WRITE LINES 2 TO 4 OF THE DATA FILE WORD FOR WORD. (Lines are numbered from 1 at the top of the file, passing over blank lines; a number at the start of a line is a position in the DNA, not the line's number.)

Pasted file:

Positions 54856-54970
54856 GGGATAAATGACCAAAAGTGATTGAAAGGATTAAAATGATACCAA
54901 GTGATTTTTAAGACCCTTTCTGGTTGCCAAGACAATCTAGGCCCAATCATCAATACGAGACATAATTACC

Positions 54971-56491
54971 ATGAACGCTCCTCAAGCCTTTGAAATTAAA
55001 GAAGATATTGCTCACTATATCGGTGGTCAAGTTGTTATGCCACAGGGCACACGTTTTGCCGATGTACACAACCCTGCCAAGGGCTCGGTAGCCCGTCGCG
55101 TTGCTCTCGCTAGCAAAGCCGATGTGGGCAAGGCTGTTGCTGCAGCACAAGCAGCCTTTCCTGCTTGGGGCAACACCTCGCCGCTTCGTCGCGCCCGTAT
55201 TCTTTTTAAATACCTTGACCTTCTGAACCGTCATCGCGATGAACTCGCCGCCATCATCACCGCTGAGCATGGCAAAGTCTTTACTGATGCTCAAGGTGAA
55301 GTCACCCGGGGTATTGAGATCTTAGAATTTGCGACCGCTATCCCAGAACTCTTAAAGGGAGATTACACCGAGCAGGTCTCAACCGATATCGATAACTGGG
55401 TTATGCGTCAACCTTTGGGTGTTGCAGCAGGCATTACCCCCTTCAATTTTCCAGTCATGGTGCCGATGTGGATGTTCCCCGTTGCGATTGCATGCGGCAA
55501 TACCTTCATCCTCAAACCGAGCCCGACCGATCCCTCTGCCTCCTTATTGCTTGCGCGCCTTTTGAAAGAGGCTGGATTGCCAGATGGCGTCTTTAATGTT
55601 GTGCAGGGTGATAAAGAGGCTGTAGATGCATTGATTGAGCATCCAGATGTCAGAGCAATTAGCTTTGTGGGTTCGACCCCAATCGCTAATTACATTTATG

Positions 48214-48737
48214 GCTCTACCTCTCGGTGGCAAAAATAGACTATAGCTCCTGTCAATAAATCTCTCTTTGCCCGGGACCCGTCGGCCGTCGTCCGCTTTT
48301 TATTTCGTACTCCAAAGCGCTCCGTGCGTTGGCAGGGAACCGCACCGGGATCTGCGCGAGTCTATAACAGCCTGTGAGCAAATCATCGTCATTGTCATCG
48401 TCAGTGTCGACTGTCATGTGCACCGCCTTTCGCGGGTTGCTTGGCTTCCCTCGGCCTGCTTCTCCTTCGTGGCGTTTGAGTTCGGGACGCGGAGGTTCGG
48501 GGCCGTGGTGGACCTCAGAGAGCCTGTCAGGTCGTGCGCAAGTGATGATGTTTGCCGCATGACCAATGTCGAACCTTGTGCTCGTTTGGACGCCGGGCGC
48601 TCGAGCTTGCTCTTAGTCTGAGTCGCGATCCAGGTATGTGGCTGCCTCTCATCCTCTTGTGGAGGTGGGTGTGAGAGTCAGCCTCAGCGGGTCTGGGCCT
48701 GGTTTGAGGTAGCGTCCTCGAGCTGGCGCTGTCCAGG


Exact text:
54856 GGGATAAATGACCAAAAGTGATTGAAAGGATTAAAATGATACCAA
54901 GTGATTTTTAAGACCCTTTCTGGTTGCCAAGACAATCTAGGCCCAATCATCAATACGAGACATAATTACC

Positions 54971-56491